Bernadette Brady is a Cultural Astronomer with a PhD in Anthropology. She is a tutor for the MA in Cultural Astronomy at the University of Wales Trinity Saint David. Her research interests include naked eye astronomy; the role of the sky within cultures (from ancient to modern); cosmologies and archaeoastronomy, including Celtic cosmologies, Egyptian astronomy, and Egyptian stellar theology.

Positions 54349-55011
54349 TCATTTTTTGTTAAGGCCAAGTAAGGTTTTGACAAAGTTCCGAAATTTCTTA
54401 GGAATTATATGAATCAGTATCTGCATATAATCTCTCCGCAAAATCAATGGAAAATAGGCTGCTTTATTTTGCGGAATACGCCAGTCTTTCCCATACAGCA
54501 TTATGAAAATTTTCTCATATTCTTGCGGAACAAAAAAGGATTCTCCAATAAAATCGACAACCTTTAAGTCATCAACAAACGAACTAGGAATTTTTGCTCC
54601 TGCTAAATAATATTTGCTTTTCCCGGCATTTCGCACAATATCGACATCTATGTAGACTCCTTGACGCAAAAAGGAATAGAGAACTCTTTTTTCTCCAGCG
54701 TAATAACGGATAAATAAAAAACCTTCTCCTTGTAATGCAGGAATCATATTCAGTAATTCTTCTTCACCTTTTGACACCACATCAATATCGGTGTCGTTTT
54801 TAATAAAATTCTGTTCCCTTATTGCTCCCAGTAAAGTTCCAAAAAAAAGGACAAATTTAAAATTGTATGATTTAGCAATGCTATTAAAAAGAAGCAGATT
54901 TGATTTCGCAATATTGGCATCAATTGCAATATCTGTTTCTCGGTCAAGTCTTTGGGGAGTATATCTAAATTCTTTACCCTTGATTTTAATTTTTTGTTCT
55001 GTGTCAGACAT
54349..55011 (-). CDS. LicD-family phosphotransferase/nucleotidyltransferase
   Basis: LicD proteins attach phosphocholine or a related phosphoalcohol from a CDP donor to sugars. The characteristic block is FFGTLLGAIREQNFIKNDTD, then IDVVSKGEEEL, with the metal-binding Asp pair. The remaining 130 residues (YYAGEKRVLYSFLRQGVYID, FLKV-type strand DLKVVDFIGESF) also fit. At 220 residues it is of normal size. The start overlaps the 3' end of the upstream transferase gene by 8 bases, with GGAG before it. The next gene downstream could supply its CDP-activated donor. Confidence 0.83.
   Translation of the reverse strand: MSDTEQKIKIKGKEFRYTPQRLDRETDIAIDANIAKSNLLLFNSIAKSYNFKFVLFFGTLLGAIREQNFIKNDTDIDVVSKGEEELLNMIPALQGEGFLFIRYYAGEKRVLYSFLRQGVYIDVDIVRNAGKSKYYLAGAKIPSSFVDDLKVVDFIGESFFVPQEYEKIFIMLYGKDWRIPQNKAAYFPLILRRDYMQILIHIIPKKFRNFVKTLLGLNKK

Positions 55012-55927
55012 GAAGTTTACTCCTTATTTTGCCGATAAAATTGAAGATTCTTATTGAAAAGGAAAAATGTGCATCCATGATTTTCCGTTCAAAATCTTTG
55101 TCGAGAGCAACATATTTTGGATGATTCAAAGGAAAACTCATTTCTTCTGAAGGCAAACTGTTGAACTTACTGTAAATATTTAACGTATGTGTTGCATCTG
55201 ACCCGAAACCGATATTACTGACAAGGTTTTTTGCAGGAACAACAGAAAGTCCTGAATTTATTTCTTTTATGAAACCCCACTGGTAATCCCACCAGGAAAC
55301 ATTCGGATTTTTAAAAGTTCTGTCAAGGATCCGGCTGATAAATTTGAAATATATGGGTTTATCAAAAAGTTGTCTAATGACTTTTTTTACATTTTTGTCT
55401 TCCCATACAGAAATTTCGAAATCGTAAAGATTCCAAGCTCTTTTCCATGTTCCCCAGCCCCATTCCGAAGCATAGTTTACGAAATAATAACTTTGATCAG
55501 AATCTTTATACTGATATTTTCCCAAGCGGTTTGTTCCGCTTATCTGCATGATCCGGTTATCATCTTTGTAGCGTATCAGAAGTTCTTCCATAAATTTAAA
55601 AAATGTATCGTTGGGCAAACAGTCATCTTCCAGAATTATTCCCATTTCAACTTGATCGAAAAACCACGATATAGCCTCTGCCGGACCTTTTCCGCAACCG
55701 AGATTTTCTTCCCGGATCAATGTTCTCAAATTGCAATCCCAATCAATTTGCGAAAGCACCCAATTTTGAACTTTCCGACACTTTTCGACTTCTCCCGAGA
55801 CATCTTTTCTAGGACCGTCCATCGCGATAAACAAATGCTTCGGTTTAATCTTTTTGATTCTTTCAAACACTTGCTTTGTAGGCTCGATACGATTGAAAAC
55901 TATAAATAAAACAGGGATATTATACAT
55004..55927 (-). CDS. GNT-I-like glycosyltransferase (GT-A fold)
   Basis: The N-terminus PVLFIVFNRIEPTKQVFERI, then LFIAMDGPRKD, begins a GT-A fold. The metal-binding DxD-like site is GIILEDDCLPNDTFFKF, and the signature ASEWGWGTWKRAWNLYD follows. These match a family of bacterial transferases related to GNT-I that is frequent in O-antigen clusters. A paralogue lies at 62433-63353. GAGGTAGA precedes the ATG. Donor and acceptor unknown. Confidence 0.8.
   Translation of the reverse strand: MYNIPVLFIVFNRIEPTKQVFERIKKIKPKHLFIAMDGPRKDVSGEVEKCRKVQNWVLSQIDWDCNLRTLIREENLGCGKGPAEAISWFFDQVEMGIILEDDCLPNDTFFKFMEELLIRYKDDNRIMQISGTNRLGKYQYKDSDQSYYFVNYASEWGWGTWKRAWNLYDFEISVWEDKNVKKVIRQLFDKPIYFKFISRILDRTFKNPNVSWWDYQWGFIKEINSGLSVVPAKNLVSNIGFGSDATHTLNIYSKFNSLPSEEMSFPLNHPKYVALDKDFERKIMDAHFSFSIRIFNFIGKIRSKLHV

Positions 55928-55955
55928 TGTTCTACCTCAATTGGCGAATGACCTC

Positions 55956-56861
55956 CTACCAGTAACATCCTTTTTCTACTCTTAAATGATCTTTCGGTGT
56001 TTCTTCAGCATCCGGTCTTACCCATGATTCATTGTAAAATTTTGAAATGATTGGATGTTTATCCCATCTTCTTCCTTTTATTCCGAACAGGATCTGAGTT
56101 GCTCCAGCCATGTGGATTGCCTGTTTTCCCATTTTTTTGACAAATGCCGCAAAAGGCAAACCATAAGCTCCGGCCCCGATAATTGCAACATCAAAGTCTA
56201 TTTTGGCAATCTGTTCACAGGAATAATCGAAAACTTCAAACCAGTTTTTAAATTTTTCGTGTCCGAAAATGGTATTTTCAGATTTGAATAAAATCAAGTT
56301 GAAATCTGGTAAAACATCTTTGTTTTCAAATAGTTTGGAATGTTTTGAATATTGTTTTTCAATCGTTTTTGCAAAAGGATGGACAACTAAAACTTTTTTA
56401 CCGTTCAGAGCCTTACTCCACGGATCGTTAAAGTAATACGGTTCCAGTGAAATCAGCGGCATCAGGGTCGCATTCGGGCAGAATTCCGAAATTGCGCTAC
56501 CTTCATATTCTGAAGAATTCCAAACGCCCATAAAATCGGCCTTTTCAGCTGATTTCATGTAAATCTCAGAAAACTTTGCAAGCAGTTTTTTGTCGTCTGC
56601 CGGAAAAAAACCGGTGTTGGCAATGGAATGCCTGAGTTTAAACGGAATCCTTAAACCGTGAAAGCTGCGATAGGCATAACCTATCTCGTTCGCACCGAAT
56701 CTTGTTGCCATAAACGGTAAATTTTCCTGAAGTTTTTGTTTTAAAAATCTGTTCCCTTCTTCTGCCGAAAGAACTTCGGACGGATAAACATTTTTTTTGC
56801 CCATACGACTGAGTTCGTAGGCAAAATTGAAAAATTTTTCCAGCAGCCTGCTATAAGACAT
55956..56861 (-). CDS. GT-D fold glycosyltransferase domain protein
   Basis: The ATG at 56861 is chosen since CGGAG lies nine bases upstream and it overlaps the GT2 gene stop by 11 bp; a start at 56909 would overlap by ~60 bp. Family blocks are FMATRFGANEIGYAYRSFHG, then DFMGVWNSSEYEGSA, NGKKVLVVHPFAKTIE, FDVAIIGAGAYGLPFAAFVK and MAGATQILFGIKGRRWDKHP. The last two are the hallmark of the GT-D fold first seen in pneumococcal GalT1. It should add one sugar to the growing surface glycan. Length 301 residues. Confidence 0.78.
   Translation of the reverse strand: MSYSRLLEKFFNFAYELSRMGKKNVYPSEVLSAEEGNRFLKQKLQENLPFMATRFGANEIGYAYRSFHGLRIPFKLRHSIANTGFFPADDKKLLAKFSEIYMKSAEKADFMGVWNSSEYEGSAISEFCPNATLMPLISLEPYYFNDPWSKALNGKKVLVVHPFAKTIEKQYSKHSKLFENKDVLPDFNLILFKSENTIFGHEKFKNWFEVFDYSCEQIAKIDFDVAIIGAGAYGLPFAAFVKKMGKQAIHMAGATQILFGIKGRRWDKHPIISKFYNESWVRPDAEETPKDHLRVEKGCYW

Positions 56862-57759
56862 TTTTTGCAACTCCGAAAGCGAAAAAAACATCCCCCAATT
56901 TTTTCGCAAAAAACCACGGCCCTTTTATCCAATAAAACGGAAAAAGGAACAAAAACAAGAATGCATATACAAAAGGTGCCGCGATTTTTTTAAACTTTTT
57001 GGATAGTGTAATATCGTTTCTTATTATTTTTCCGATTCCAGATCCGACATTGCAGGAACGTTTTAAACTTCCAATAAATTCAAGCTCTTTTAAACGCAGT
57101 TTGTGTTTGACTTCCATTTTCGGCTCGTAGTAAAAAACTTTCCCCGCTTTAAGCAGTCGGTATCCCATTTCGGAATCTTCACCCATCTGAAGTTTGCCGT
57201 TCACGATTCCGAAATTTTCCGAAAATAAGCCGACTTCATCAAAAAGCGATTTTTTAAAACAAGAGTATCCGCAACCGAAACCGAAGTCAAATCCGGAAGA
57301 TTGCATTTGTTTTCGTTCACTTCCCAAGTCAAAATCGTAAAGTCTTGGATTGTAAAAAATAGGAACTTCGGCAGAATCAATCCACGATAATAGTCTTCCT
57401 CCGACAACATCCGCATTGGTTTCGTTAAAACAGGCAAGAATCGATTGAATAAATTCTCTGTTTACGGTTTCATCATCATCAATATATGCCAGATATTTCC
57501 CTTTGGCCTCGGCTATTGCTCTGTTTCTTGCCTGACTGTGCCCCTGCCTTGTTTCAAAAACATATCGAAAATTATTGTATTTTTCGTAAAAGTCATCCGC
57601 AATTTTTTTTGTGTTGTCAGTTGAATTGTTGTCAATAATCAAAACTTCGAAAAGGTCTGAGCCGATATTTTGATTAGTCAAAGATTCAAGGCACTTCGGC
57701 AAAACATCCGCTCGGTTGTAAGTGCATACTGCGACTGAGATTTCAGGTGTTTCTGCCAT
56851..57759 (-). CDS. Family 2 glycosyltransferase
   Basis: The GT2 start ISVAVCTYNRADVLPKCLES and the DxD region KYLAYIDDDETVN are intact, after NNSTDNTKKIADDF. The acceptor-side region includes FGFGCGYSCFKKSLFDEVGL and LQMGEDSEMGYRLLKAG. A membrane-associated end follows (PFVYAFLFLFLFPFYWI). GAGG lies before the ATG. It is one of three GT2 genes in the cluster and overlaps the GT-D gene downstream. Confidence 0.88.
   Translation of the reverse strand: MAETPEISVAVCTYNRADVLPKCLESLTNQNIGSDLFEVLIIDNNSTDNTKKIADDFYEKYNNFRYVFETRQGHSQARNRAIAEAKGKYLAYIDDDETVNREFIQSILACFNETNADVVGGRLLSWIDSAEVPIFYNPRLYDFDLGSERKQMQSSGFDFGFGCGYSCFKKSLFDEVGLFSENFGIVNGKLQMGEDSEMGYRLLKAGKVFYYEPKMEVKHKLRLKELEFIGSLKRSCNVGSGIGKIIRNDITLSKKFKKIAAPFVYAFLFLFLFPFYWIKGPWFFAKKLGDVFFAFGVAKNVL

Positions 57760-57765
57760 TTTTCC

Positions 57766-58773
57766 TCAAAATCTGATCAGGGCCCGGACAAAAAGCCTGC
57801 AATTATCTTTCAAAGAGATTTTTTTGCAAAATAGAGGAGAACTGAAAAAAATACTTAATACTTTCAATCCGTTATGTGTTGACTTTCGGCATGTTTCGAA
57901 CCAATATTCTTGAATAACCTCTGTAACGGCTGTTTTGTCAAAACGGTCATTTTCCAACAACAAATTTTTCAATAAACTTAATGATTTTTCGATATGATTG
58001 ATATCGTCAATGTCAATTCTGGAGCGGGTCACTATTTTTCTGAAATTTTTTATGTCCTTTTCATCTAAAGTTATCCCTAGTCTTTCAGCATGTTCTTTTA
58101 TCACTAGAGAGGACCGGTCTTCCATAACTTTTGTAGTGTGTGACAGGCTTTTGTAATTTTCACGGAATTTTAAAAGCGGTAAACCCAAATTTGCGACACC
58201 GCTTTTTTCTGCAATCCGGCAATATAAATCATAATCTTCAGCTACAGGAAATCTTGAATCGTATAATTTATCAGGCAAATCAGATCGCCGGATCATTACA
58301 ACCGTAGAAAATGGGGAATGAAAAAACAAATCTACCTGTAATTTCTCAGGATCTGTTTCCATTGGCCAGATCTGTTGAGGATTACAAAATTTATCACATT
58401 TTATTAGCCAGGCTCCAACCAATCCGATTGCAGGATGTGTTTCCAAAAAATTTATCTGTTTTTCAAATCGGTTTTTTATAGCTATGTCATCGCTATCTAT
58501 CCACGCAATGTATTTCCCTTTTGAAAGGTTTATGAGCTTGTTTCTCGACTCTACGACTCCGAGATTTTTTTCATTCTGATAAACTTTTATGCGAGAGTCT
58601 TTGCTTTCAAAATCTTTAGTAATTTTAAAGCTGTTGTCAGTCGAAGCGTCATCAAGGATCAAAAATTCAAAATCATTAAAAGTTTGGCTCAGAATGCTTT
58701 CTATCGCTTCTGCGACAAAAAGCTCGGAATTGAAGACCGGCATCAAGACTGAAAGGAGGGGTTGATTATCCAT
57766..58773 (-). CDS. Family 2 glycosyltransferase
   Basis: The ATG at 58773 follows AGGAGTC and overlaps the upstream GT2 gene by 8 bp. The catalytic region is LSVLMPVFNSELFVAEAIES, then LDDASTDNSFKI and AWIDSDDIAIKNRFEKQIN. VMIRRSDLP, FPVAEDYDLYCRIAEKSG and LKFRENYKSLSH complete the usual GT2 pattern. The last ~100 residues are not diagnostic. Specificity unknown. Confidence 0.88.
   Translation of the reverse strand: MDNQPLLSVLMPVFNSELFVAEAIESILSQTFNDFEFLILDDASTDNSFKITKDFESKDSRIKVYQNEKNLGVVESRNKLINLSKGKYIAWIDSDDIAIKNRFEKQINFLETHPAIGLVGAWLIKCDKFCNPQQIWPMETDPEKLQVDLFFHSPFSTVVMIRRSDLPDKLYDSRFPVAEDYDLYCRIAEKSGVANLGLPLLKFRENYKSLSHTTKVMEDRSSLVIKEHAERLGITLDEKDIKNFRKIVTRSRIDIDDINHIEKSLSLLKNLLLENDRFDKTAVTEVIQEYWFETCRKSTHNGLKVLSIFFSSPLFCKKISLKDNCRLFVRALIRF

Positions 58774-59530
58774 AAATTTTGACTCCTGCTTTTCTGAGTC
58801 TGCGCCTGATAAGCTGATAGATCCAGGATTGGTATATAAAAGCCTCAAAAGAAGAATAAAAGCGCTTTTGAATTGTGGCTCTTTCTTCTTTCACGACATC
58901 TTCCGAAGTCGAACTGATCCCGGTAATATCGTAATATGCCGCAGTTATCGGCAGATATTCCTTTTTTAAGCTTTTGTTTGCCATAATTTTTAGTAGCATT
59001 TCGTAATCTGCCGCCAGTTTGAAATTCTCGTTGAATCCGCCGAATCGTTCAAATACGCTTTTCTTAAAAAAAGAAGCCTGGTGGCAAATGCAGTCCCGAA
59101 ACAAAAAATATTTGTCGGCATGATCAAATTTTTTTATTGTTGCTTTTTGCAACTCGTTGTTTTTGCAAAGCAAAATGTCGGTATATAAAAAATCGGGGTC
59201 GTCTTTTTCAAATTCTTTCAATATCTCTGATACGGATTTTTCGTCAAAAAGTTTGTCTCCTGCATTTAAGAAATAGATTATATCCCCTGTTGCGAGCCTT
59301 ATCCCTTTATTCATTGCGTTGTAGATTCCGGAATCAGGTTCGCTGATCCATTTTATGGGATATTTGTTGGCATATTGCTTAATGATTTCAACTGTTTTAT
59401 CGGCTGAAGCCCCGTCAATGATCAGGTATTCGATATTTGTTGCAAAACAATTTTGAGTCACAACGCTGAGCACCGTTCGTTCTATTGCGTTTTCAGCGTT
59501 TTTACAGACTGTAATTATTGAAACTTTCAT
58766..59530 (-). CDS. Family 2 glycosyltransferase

Iwona Kozieradzka-Ogunmakin is Honorary Academic Curator of Human Remains at the Manchester Museum, and a bioarchaeologist, specialising in human remains, with research interests in funerary archaeology and human-environment relations pertaining to health, subsistence and migration in the Nile Valley. She holds a M.A. in Archaeology from the Adam Mickiewicz University in Poznan, an M.Sc. in Human Osteology and Funerary Archaeology from the University of Sheffield, and a Ph.D. in Bioarchaeology from the University of Manchester. Over the last 16 years, she has worked extensively in Egypt and Sudan in collaboration with international research teams, investigating various aspects of life and death of ancient populations. She is a Marie Curie Research Fellow at the University of Warsaw, conducting research into environmental changes and the collapse of the Nubian Kingdom of Meroe in Sudan.